AUTHOR: Oyetola Muyiwa Atoyebi, SAN, FCIArb. (UK).

Mr. Oyetola Muyiwa Atoyebi, SAN is the Managing Partner of O. M. Atoyebi, S.A.N & Partners (OMAPLEX Law Firm) where he also doubles as the Team Lead of the Firm’s Emerging Areas of Law Practice.

Mr. Atoyebi has expertise in and a vast knowledge of Energy Law and this has seen him advise and represent his vast clientele in a myriad of high level transactions.  He holds the honour of being the youngest lawyer in Nigeria’s history to be conferred with the rank of a Senior Advocate of Nigeria.

He can be reached at atoyebi@omaplex.com.ng

CONTRIBUTOR: Ene Iwodi.

Ene is a Team Lead in the Corporate and Commercial Team at OMAPLEX Law Firm where she heads the Energy Practice Group.

She can be reached at ene.iwodi@omaplex.com.ng.

[1] Gbenge Oloniniran ‘National Grid Collapses Again’ 20th July 2022 https://punchng.com/national-grid-collapses-again/#:~:text=The%20collapse%20of%20the%20national,the%20fifth%20time%20in%202022.&text=The%20collapse%20is%20expected%20to,some%20parts%20of%20the%20country.

[2] Oladeinde Olawoyin ‘The Day Electricity Workers Held Nigeria to Ransom’ https://www.premiumtimesng.com/news/headlines/550120-the-day-electricity-workers-held-nigeria-to-ransom.html

[3] Kofoworola Olokun- Olawoyin ‘The Nigerian Electricity Supply Industry’ De’Lex Centre Publications

[4] Erika Granath, ‘The Basics of an Electrical power transmission system’ https://www.power-and-beyond.com/basics-of-an-electrical-power-transmission-system-a-919739/

[5] Ibid

[6] Kofoworola Olokun- Olawoyin, ‘The Nigerian Electricity Supply Industry’ <Unverifiable external source>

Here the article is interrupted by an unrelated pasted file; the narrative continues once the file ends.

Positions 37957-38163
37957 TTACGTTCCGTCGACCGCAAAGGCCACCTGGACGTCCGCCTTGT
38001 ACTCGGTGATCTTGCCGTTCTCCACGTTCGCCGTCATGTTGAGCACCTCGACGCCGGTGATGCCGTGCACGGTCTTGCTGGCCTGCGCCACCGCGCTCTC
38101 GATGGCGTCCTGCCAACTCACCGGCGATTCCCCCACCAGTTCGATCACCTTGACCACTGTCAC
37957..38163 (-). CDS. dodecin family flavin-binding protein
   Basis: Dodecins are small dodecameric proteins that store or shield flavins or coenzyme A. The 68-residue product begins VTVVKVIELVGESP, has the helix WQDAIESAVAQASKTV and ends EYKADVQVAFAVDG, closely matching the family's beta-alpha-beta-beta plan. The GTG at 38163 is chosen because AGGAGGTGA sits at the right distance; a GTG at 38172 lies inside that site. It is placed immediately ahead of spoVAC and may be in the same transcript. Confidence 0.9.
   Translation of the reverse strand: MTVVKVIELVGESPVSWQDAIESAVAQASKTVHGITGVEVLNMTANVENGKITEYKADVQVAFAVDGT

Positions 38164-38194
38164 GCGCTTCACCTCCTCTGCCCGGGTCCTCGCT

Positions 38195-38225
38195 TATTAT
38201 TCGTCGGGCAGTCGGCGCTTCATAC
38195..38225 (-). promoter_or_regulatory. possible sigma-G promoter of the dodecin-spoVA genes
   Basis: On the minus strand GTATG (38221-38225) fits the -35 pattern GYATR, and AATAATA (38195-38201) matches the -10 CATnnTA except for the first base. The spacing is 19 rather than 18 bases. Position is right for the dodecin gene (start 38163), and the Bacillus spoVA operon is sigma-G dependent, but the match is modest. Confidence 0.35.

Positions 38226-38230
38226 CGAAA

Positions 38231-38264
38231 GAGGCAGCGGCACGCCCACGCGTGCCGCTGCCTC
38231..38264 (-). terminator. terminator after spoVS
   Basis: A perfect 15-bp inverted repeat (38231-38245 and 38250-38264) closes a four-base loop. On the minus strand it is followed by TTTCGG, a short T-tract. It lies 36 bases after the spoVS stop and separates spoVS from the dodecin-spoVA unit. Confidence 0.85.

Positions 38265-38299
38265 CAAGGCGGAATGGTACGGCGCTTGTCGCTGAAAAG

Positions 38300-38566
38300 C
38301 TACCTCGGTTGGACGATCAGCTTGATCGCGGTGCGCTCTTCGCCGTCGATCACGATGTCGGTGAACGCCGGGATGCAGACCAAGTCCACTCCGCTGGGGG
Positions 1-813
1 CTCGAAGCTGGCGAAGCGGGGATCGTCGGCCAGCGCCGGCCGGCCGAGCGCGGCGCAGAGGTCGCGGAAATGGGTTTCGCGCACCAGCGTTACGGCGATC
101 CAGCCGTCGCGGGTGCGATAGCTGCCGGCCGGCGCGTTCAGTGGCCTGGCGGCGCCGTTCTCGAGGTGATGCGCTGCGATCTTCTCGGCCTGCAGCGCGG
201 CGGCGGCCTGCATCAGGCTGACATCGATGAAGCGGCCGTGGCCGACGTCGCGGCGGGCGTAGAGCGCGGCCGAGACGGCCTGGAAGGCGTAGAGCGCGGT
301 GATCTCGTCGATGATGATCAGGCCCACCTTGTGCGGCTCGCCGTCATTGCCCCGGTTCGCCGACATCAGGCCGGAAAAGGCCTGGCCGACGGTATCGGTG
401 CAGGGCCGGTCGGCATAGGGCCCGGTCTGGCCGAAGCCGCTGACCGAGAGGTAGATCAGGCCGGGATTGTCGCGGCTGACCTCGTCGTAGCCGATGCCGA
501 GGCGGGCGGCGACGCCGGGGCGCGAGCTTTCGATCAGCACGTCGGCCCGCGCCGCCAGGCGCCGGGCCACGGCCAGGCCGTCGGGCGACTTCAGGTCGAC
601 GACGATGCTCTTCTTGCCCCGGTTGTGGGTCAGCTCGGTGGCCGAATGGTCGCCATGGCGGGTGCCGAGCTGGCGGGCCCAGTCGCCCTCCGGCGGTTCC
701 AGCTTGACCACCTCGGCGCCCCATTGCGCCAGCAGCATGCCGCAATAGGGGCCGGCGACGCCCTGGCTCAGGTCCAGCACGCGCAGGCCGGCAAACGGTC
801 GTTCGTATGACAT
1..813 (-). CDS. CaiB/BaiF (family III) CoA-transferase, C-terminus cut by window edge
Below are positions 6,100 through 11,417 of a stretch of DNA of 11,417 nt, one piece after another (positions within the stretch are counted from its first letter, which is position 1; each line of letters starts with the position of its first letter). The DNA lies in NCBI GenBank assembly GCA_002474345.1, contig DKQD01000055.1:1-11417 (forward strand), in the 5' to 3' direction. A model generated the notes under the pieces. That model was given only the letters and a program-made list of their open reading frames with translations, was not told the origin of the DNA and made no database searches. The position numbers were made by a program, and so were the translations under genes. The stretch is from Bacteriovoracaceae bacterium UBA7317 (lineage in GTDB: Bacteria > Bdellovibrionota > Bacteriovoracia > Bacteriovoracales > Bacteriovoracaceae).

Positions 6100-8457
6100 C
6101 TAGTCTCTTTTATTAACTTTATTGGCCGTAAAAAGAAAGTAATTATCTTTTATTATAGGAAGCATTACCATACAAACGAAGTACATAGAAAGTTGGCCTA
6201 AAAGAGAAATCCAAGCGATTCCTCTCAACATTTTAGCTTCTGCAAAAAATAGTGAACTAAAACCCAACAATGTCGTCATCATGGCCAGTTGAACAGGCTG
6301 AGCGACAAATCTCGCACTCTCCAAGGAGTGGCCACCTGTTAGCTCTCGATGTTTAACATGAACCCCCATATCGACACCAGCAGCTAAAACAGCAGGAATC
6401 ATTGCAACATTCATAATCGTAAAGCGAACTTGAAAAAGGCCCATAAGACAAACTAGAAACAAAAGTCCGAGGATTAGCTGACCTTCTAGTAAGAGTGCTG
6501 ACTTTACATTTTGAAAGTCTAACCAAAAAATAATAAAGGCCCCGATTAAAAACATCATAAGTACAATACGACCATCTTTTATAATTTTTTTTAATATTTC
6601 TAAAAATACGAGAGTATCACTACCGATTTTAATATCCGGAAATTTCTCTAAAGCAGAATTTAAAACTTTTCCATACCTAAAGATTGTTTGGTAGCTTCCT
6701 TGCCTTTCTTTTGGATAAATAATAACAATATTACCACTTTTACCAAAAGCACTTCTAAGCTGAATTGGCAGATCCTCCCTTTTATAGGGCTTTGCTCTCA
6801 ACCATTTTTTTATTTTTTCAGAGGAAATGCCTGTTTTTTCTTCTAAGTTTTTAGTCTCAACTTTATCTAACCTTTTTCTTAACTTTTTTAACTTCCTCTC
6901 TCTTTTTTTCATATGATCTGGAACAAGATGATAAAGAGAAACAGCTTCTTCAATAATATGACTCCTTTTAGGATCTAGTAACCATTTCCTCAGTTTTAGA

[7]  Bolanle Onagoruwa ‘Nigerian Power Sector Reforms and Privatisation’ < https://www.esi-africa.com/wp-content/uploads/Bolanle_Onagoruwa_0.pdf>  Presentation to the West African Power Industry Convention November 2011

[8] ‘About Transmission Company of Nigeria’ https://www.tcn.org.ng/page_history.php

[9] ‘About Us’ https://www.tcn.org.ng/page_about_us.php#:~:text=TCN%20was%20incorporated%20in%20November,electricty%20transmission%20and%20system%20operations.

[10] ‘About Transmission Company of Nigeria’ https://www.tcn.org.ng/page_history.php

[11] Ibid

[12] ‘Transmission’ https://nerc.gov.ng/index.php/home/nesi/404-transmission#:~:text=TCN’s%20licensed%20activities%20include%3A%20electricity,to%20distribution%20companies%20(DisCos).

[13] Section 1.5.1 NERC Grid Code https://nerc.gov.ng/index.php/library/documents/func-startdown/305/

[14] T.S.G Wuli, Sunday Obi ‘The Nigeria Grid Code’ https://www.esi-africa.com/wp-content/uploads/TSG_Wudil.pdf

[15] ‘Nigerian Electricity Market’ https://nerc.gov.ng/index.php/home/operators/ltmr/405-nigerian-electricity-market#:~:text=The%20Market%20Rules%20is%20a,together%20to%20secure%20efficient%20co%2D

[16] ‘About Transmission Company of Nigeria’ https://www.tcn.org.ng/page_history.php

[17] ‘TCN Announces New National Peak of 5375MW’ 20 December 2019 https://www.nsong.org/MediaPublicity/NewsDetails?NewsID=79

[18] Oladeinde Olawoyin ‘The Day Electricity Workers Held Nigeria to Ransom’ https://www.premiumtimesng.com/news/headlines/550120-the-day-electricity-workers-held-nigeria-to-ransom.html

[19] Obas Esiedesa ‘How poor generation, metering gap, financial crisis shackled power sector in 2021’ < https://www.vanguardngr.com/2022/01/how-poor-generation-metering-gap-financial-crisis-shackled-power-sector-in-2021/>

[20] ‘Kingsley Jeremiah and John Akubo ‘Nationwide darkness as Nigeria’s grid collapses seventh time in 2022’ <https://guardian.ng/news/nationwide-darkness-as-nigerias-grid-collapses-seventh-time-in-2022/>

[21] Transmission’ https://nerc.gov.ng/index.php/home/nesi/404-transmission#:~:text=TCN’s%20licensed%20activities%20include%3A%20electricity,to%20distribution%20companies%20(DisCos).

[22] Kofoworola Olokun- Olawoyin ‘The Nigerian Electricity Supply Industry’ De’Lex Centre Publications

[23] Odion Omonfoman ‘Nigerian Electricity Transmission Grid- Issues and Way forward’ https://opinion.premiumtimesng.com/2016/01/25/nigerian-electricity-transmission-grid-issues-and-way-forward-by-odion-omonfoman/

[24] THIS DAY NG ‘Nigeria’s Unending Transmission Failures- Any Solutions to this Problem?’ < https://legal.businessday.ng/2020/12/04/nigerias-unending-transmission-failures-any-solutions-to-this-problem/>

[25] No 18